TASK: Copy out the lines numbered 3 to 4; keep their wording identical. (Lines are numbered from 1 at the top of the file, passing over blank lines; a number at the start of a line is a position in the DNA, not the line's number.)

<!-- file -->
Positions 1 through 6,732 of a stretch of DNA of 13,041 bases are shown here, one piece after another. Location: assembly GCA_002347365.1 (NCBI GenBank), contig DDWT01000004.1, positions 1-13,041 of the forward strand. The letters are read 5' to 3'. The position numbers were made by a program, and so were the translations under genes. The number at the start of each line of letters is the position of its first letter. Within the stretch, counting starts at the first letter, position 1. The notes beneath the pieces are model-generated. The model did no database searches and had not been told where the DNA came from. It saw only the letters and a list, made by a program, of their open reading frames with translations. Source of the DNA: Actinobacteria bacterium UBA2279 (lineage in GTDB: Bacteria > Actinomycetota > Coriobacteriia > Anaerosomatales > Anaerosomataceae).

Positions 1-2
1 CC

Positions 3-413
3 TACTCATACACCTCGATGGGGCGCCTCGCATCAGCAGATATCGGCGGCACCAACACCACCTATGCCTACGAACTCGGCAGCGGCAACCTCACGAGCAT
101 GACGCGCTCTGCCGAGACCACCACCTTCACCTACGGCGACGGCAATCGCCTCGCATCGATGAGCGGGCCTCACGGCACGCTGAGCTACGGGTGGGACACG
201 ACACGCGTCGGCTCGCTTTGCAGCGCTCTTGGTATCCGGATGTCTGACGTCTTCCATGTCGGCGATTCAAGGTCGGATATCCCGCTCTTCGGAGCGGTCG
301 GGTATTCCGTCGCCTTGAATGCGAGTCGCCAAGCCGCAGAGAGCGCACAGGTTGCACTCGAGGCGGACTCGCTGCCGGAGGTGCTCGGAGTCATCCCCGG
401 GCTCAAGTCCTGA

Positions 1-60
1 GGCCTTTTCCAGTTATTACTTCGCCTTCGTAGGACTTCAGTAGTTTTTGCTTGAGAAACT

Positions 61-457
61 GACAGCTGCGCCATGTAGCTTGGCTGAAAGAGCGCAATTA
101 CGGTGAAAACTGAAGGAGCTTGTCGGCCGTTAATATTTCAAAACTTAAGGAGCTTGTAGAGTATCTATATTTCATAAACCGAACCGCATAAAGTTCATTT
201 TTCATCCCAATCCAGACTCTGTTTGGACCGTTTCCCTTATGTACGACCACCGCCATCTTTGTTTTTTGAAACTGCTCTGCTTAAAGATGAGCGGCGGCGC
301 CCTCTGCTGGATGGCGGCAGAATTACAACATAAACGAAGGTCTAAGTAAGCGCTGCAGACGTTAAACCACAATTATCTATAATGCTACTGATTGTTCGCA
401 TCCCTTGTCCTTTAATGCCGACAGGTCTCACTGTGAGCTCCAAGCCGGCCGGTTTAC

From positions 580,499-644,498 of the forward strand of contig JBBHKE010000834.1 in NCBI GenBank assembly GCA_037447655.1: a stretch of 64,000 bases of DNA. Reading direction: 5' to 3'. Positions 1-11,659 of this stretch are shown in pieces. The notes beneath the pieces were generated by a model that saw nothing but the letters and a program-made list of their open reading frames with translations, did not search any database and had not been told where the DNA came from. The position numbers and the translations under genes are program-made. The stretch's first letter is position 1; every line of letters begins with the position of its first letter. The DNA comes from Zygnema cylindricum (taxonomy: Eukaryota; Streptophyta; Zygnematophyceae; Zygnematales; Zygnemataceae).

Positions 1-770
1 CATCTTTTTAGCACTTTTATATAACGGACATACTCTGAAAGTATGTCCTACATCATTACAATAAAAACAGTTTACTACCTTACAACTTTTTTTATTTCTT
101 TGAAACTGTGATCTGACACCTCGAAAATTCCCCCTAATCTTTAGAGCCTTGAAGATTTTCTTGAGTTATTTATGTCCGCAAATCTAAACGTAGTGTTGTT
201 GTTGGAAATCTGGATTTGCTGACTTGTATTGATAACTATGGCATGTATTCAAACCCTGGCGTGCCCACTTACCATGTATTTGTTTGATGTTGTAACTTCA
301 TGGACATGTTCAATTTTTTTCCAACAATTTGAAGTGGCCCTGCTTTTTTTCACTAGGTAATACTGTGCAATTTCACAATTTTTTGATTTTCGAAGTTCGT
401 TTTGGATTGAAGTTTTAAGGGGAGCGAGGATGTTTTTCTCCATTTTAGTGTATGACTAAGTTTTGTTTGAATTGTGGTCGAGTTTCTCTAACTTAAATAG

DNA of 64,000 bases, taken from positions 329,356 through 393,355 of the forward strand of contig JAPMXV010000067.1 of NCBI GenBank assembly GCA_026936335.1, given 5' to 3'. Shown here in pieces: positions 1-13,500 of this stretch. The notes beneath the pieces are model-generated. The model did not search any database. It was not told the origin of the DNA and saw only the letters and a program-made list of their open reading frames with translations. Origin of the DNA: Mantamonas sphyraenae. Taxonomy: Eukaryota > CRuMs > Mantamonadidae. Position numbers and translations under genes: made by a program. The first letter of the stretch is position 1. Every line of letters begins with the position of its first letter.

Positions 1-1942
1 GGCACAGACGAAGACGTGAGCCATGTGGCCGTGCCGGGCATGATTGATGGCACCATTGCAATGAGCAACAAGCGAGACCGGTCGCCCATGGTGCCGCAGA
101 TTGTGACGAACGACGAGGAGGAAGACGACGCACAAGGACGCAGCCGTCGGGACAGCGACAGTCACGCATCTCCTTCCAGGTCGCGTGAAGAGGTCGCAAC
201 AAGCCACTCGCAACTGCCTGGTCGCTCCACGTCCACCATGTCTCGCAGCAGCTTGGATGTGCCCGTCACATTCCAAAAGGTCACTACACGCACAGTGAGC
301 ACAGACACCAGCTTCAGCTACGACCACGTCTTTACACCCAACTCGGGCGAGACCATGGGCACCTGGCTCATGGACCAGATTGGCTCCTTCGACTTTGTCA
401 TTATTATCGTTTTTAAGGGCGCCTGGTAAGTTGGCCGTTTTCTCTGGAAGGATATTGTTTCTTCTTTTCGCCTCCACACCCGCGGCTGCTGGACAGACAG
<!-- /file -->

1 CC

Positions 3-413